Indonesia is a more complicated problem, because they do have a risk of fragmentation and even a major civil war. That we were able to carve away East Timor without a real fight indicates the essential weakness of the Indonesia government in this period. I'm not certain that ET is necessarily better off -- in the end they'll have to develop an economic relationship with Indonesia that will put them in a position not markedly different from being a department in a truly constitutionally federal Indonesia -- and ultimately, the Indonesians have to recognize that's the direction they need to go. (Now, the federalization is nominal.) So the US role here is more crucial for regional stability.

So, why are we there? Well, I think there's a component here that goes to regional strategy -- the US wants stronger relationships with these Southeast Asian powers, as a counter to China's influence. There are indications that we may be in talks with Vietnam to get a small facility at Cam Ranh Bay, and I wouldn't be at all surprised if the Navy has hopes of a return to Subic, even if in a much reduced form.

China is both expansionist, and nearing a generational régime turnover that may end up being as dramatic as the one that put Gorbachev in power in Russia. Whether they're confidently expanding, or tilting towards a violent collapse, we want to be around to protect our interests and friends in the region.

I think the war on terrorism provides a very convenient context for assistance to these longtime allies in the process of developing more mature relationships in the 21st cnetury.

But absolutely: read the piece that Robert Loch linked to. It's incredible. And in the Guardian! (The political officer must have been napping.) Similar sentiments have been voiced by Salman Rushdie and a few other thinkers; in particular, the "who did this to me? or what did I do wrong?" formulation is familiar.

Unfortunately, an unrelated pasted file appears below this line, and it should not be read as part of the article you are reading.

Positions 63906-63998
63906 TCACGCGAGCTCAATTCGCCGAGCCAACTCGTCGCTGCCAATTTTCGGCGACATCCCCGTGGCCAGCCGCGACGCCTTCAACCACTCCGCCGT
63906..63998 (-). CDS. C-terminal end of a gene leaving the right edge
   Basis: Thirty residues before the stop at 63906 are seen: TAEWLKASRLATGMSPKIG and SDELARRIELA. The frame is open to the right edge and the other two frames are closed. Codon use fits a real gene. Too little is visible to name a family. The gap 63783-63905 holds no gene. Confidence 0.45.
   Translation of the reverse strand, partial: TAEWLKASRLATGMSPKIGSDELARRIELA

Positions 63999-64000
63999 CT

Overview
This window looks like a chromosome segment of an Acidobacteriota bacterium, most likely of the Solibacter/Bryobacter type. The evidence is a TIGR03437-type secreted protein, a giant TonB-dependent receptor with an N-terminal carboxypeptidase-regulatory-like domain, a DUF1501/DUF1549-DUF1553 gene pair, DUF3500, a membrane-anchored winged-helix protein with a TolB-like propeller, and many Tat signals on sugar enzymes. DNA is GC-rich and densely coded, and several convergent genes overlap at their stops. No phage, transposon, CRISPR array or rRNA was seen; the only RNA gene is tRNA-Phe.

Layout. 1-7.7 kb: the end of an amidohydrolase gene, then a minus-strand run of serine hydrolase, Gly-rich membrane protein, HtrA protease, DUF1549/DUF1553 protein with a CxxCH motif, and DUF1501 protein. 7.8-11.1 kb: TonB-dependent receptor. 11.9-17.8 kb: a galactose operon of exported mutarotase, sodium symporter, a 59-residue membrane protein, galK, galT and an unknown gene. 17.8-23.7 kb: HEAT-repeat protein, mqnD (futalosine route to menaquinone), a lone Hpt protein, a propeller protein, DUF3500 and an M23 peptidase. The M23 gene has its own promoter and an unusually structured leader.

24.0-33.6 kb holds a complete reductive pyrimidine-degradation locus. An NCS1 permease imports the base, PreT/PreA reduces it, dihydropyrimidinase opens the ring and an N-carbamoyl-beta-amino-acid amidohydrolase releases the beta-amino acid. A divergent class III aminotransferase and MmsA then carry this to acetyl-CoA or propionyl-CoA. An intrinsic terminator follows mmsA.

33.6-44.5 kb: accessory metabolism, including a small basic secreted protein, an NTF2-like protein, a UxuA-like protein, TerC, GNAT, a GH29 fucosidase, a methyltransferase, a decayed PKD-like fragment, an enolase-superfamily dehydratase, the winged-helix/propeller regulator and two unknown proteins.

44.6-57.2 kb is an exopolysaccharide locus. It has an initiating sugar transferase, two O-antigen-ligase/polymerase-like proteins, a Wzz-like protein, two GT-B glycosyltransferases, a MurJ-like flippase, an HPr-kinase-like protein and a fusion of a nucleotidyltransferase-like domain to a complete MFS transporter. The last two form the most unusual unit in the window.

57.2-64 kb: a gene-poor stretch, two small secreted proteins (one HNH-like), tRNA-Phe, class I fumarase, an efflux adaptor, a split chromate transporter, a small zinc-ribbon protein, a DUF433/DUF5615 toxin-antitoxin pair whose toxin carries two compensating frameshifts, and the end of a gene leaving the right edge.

posted by dhartung at 10:08 PM on February 13, 2002


boardman - the north koreans have a point.
maybe TWAT should consider this:

'Henry Kissinger was one of the first to react to the recent tragedy: ‘Those who provide support, financing and inspiration to the terrorists are as guilty as they are,’ he stated, using words that President Bush repeated just hours later.

If this were the case, the first step would be to bomb Kissinger. He would be guilty of far more crimes than bin Laden and the rest of the world’s terrorists combined. And in many more countries: acting in the service of various American administrations, he provided ‘support, financing and inspiration’ to state terrorism in Indonesia, Cambodia, Cyprus, the Philippines, South Africa, Iran, Bangladesh and the countries of South America that suffered under the dirty war of Operation Condor.'

Nasra al-Sa’adoun:

Don’t talk to me about human rights.’ Nasra al-Sa’adoun’s voice is firm. ‘Your analysis is too simplistic. You see the West as good and Iraq as bad. You think you have the right to interfere in our affairs because you have always done so.’
Nasra feels that she is facing yet another bereavement; the death of her country: ‘Where are our human rights here in Iraq? We have no electricity, no clean water, no trains, no safe cars, an environment which is being destroyed, and you are bombing us every day. I tell you, we would rather have a real war than this slow death. This is genocide.'

Yet the other irony in all this is that the sanctions and bombing regime has achieved the opposite of what was intended. It has consolidated rather than weakened the Government’s power; Saddam Hussein has become for many in Iraq – and indeed in the Middle East – a symbol of Iraqi resistance and determination never to bow to Western pressure.
posted by asok at 4:10 AM on February 14, 2002


Saddam Hussein has become for many in Iraq – and indeed in the Middle East – a symbol of Iraqi resistance and determination never to bow to Western pressure.

Western pressure to what? Be civilized? Go to McDonalds? This will change after about a week of US Military action. Saying "no" as an end in itself is supposed to end with your third birthday.
posted by ParisParamus at 6:05 AM on February 14, 2002


when asked 'what do you think of western civilisation?, maybe ghandi said:

'i think it would be a good idea'.
posted by asok at 6:21 AM on February 14, 2002